Parents always expect the worst. When their child takes two minutes longer than usual to return from school, they automatically assume something horrible has happened.
When the kid develops a cough, they convince themselves that their offspring has contracted a fatal disease.
And when a youngster runs into the house hollering, "Mom! Dad! Look!," a thousand worst-case scenarios unfold in his parents' minds: "Her arm is hanging by a thread ... She's had her tongue pierced ... A Gila monster has followed her home and she wants to keep it ... She's shaved her head ... She's oh, no! found a sick baby bird and expects me to nurse it back to health!"
If that last morbid fear doesn't unravel your socks, future parents of America, just wait. It will. And when it does, remember these inescapable rules of nature:
Kids never find HEALTHY baby birds a fact which defies all human logic. You'd think the hale and hearty birdies would be most at risk of plummeting from the treetops as they show off to their sickly siblings: "Hey guys! Watch me hop out onto this limb! Look at me! Am I cool or what? Now I'm gonna jump to that limb over there and ... AAAHHHhhh!"
Children figure if Mom and Dad can fix a broken toy with one drop of Super Glue, jump-start a dead car and heal scraped knees with a kiss, they MUST possess some sort of magical fowl-mending powers, too.
You can call your local zookeeper for expert advice on the care and feeding of sick baby birds. You can follow his instructions to the letter. You can hope, you can wish, you can pray ... but if your luck is anything like mine, nothing will help.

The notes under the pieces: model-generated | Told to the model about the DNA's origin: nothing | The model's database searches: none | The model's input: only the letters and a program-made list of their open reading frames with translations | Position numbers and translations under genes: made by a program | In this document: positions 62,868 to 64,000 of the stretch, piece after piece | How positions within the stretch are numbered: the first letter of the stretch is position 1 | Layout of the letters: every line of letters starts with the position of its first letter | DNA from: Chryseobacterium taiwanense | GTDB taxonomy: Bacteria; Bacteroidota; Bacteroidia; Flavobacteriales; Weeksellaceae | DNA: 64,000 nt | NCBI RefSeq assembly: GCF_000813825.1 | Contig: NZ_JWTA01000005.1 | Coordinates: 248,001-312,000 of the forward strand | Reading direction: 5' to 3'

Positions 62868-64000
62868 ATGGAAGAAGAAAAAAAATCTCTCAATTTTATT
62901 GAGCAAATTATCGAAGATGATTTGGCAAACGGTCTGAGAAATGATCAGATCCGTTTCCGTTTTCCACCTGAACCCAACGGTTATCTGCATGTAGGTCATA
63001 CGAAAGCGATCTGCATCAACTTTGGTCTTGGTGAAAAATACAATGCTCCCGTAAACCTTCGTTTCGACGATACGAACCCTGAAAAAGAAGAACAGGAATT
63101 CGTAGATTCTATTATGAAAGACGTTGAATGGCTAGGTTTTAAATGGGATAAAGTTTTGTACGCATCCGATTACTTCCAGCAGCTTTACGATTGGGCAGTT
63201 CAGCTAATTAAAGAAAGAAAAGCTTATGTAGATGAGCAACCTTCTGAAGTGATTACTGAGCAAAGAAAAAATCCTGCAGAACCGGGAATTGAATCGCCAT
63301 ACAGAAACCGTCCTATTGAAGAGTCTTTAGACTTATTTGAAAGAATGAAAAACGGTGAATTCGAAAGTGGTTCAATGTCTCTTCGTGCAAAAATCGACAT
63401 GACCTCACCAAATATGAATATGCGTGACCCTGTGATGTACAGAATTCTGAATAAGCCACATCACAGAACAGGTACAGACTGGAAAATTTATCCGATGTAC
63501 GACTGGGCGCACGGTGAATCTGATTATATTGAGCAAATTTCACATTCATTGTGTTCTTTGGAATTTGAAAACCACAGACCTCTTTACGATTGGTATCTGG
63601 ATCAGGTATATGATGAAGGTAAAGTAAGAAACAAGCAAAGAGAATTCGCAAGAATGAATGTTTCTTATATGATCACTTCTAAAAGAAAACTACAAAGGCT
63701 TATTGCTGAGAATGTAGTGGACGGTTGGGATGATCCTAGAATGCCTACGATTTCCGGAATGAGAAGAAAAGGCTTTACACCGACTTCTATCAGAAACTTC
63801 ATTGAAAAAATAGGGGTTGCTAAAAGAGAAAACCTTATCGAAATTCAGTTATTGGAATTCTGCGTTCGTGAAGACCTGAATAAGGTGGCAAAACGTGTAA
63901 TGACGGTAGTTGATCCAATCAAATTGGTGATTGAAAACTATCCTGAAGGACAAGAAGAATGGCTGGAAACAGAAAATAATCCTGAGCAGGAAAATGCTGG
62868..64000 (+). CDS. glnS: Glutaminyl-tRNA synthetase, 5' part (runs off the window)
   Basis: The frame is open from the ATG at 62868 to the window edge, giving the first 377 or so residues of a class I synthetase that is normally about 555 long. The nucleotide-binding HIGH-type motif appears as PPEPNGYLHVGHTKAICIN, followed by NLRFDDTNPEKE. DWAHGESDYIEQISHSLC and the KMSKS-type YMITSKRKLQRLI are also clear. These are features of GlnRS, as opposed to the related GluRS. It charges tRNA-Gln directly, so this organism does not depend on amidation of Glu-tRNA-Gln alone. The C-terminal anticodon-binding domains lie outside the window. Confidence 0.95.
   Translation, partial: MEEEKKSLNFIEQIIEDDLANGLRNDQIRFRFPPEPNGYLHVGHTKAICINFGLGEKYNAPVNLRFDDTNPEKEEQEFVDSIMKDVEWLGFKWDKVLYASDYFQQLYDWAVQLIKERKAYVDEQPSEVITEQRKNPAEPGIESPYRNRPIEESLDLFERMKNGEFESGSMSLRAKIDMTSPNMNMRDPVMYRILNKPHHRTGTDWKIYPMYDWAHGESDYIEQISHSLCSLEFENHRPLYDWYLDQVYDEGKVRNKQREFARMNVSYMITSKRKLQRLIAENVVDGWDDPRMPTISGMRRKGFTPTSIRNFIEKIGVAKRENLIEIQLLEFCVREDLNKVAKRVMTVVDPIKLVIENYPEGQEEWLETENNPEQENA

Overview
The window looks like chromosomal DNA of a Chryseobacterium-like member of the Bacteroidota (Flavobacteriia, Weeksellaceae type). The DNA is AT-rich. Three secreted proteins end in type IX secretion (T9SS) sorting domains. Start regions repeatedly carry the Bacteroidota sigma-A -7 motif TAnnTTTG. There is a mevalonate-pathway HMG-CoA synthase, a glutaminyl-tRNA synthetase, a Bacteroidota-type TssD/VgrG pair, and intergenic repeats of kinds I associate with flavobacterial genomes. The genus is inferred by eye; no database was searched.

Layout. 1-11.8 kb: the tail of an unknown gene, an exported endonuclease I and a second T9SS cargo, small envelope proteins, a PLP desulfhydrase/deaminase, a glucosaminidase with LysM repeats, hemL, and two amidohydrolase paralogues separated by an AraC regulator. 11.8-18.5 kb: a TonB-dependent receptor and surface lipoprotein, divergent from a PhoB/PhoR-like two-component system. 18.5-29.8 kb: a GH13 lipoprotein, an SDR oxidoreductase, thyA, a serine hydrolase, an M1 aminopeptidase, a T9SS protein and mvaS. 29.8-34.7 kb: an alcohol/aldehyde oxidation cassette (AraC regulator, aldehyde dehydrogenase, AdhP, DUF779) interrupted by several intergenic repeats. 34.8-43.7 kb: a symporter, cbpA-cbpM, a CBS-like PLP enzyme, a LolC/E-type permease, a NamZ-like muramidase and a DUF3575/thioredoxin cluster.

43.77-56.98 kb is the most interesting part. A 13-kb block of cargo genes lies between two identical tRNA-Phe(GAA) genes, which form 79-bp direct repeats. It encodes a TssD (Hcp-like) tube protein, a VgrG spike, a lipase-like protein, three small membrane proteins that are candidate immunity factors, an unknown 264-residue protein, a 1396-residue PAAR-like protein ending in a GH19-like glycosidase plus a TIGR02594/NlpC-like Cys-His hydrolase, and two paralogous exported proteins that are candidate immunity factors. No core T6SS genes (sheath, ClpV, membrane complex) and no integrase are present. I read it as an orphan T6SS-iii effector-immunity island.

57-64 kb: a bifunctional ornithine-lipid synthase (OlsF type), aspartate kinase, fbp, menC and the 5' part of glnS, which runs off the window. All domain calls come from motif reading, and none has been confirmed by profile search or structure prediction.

When the bird expires, whether it takes 10 minutes or two weeks, everyone in your family will respond as if a favorite blood relative had died.
The fine, featherless critter my 10-year-old daughter found last week did not make me feel like my luck was going to change. The poor thing didn't have enough strength to do anything but blink and that seemed to exhaust him.
"What should we call him?'" she asked as we constructed a shoe box "nest."
"How about Hercules?" I suggested, hoping the name would somehow help him pull through if all else failed.
I then called our local zookeeper, followed his instructions to the letter, and proceeded to wish, hope and pray not just for Hercules, but for my kids, who don't yet understand that small miracles are just as hard to come by as the extra-large variety.
I was amazed to see that, after his first night in our care, Hercules was still blinking away. And when my daughter tried to feed him with an eyedropper, he actually lifted his head and mustered up enough lung power to emit one sweet, high-pitched "EEEP!"
By God, I thought, this bird might make it after all. Perhaps I'd underestimated the current market availability of small miracles.
Hercules' health continued to show signs of improvement throughout the day. At bedtime, all my daughter could talk about was his impending recovery and how, by morning, he'd probably be walking and flapping his wings and maybe even singing.
And I got so caught up in their hope that I forgot about the aforementioned Inescapable Rule of Nature No. 3. The next morning, Hercules wasn't walking, flapping, singing ... or blinking.
Naturally, we spent the rest of the day moping around the house as if a favorite blood relative had died.
But after the initial heartbreak wore off, my daughter said, "You know, Dad, at least Hercules got to chirp. If we hadn't found him and brought him home, he never would have chirped."
Kids, unlike their parents, always expect the best. And they're bright enough to know that miracles don't come in sizes.